Predicting Thermodynamic Properties over Combinatorially Large Chemical Spaces
Naden, Levi, Chemical Engineering - School of Engineering and Applied Science, University of Virginia
Green, David, Department of Chemical Engineering, University of Virginia
Shirts, Michael, Summer Session Office, University of Virginia
Ford, Roseanne, Department of Chemical Engineering, University of Virginia
Geise, Geoffrey, Department of Chemical Engineering, University of Virginia
DuBay, Kateri, Department of Chemistry, University of Virginia
Current computational property prediction methods are limited in the number of molecules they can test at once. To predict properties for thousands or millions of molecules at once, new techniques must be developed with efficient computational scaling in the number of molecules simultaneously tested. In this dissertation, I develop a general approach to carry out computational alchemical free energy calculations using a variance minimized linear basis function approach. This approach provides a means to collect data for statistical free energy estimates that scales efficiently with the number of thermodynamic states or tested molecules. I achieve efficient scaling by splitting the potential energy function into a sum of pairs of basis functions and alchemical switches, so that energy is computed through matrix multiplication instead of simulation force code. The basis function approach allows construction of optimized, minimal variance alchemical switches from a single simulation, entirely in postprocessing, removing the need to optimize through iterative simulations. This is possible because each set of alchemical switches only changes the distribution of samples over the sampled thermodynamic space. I used this novel technique to find the variance minimized alchemical pathway to be: coupling Weeks-Chandler-Andersen decomposed Lennard-Jones forces with a capped repulsive nonbonded basis function, removing the fully coupled cap once the probability of observing atoms within the capped region is zero, and then coupling electrostatics through linear scaling. I show this pathway is just as statistically efficient as common soft core alchemical pathways on small organic solutes in water.
I extend the basis function approach to look at atomic parameter searches in multiple parameter dimensions. The relative solvation free energy differences are computed for over 130,000 nonbonded parameter combinations of an ion. This system provides a simple problem where only one particle is alchemically modified to better focus on development of multidimensional sampling techniques. The computational effort of generating energies needed for free energy analysis drops from over a thousand CPU years to tens of CPU seconds because of my basis function approach. I compute free energies, entropy, enthalpy, and radial distribution functions of arbitrary parameter combinations using only the data from 203 sampled states. This work also creates an adaptive sampling process to generate mutual phase space overlap. The phase space overlap of sampled states is monitored alongside the mean and maximum uncertainty to determine convergence in a multidimensional space.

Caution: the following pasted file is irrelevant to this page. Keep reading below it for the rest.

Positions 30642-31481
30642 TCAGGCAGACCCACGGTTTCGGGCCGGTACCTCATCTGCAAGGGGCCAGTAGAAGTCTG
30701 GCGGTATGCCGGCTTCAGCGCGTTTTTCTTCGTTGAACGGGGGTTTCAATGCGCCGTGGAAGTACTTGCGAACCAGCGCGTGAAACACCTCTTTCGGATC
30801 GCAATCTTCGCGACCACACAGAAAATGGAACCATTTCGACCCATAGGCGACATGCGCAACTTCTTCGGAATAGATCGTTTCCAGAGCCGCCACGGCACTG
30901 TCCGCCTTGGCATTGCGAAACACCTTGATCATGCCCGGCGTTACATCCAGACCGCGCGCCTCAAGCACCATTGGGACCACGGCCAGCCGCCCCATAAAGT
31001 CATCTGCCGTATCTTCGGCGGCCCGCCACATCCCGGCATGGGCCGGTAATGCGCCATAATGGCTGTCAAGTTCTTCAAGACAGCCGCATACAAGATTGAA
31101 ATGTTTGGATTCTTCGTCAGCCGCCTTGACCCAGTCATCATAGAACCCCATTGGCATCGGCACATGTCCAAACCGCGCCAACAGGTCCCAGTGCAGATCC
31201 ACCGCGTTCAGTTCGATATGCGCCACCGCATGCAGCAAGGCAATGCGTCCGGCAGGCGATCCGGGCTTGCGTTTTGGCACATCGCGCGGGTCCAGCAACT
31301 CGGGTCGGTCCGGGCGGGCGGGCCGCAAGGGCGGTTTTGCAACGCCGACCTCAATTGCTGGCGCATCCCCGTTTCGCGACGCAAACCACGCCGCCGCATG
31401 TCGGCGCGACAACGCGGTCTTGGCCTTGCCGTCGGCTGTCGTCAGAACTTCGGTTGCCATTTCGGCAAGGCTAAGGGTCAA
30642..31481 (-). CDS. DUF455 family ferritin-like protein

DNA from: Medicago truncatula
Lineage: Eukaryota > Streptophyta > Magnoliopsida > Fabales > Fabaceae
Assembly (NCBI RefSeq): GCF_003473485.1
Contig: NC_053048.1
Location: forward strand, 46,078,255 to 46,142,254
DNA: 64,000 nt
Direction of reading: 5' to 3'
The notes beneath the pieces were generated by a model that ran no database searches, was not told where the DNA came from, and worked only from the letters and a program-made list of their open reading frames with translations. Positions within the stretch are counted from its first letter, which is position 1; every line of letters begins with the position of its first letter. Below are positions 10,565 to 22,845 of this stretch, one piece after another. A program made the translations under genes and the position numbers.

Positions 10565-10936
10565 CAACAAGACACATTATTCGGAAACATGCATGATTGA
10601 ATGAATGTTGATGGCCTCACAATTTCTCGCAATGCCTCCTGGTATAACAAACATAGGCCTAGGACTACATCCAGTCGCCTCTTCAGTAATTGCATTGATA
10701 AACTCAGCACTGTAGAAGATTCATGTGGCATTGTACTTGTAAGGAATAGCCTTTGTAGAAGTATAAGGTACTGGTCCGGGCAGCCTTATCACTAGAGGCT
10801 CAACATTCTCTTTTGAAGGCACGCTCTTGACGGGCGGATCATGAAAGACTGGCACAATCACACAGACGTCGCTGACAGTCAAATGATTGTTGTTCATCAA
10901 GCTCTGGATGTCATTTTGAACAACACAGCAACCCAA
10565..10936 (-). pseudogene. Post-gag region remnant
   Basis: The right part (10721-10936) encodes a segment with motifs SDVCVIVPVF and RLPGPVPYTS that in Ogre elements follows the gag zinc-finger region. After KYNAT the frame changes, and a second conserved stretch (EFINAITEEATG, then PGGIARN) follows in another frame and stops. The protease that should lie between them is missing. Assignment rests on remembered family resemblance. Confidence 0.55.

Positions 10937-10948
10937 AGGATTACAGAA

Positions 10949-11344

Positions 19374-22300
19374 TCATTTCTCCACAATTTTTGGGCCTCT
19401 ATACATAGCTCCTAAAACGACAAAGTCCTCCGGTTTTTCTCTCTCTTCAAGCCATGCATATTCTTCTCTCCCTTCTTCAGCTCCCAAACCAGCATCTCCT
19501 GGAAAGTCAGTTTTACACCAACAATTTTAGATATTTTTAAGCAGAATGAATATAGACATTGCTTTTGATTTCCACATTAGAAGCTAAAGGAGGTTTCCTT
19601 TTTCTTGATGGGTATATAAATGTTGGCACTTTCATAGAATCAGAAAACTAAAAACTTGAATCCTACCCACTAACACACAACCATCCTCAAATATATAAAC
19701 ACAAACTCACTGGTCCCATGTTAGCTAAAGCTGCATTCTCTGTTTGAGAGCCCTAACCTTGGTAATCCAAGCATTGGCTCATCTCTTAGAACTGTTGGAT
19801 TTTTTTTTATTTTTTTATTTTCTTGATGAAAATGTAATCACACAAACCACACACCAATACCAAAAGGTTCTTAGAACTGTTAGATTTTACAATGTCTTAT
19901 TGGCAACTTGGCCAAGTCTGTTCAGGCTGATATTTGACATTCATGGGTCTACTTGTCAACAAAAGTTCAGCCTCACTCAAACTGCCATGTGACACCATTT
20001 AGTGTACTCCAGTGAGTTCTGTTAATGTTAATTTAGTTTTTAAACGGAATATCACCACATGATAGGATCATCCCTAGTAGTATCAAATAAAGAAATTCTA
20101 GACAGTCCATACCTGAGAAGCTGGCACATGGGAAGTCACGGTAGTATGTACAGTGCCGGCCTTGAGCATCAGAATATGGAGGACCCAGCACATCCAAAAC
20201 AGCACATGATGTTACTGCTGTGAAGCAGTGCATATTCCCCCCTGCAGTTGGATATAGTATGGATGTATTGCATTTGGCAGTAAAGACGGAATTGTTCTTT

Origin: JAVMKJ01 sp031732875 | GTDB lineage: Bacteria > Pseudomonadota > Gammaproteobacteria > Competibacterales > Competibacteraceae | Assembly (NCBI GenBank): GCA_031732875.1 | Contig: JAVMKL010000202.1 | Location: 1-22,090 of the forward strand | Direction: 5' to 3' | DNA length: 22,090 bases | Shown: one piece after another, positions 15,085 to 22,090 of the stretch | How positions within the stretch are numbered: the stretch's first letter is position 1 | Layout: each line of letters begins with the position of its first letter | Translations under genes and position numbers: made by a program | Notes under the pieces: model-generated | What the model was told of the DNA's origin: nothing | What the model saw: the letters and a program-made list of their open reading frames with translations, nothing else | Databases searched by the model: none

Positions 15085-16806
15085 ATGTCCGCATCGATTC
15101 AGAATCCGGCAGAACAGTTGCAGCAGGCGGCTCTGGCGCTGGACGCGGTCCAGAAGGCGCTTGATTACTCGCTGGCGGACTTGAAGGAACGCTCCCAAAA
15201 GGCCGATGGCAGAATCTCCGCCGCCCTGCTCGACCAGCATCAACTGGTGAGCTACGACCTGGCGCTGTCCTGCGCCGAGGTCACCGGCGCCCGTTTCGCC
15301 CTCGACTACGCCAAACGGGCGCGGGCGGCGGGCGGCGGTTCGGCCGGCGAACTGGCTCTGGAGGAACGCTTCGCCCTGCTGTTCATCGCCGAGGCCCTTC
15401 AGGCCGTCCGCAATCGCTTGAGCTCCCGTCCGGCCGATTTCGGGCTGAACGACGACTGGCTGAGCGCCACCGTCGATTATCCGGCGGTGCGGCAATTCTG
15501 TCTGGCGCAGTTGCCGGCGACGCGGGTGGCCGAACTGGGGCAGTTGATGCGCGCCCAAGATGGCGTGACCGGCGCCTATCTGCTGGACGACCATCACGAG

I develop a method to predict solvation properties of a combinatorial number of molecules simultaneously from a single simulation by combining the computational efficiency of the basis function approach with the multidimensional free energy convergence techniques. I estimate solvation free energies of 103 molecules combinatorially constructed by independently mutating 30 R-groups on a benzene core with separate basis function sets, creating 30 alchemical dimensions to sample. This is a practical system where the multi-atom R-groups are alchemically changed at different rates, creating complex interactions between R-groups and the solvent. I sample the large chemical space through Hybrid Monte Carlo (MC) and λ-dynamics to avoid pre-populating MC moves in 30D space, and to avoid numerical instabilities associated with λ-dynamics. The basis function analysis provides up to 145,000x speed-up over relying on simulation force code to compute energies required for free energy estimation.
PHD (Doctor of Philosophy)
Computational Biology, Free Energy, Chemical Sampling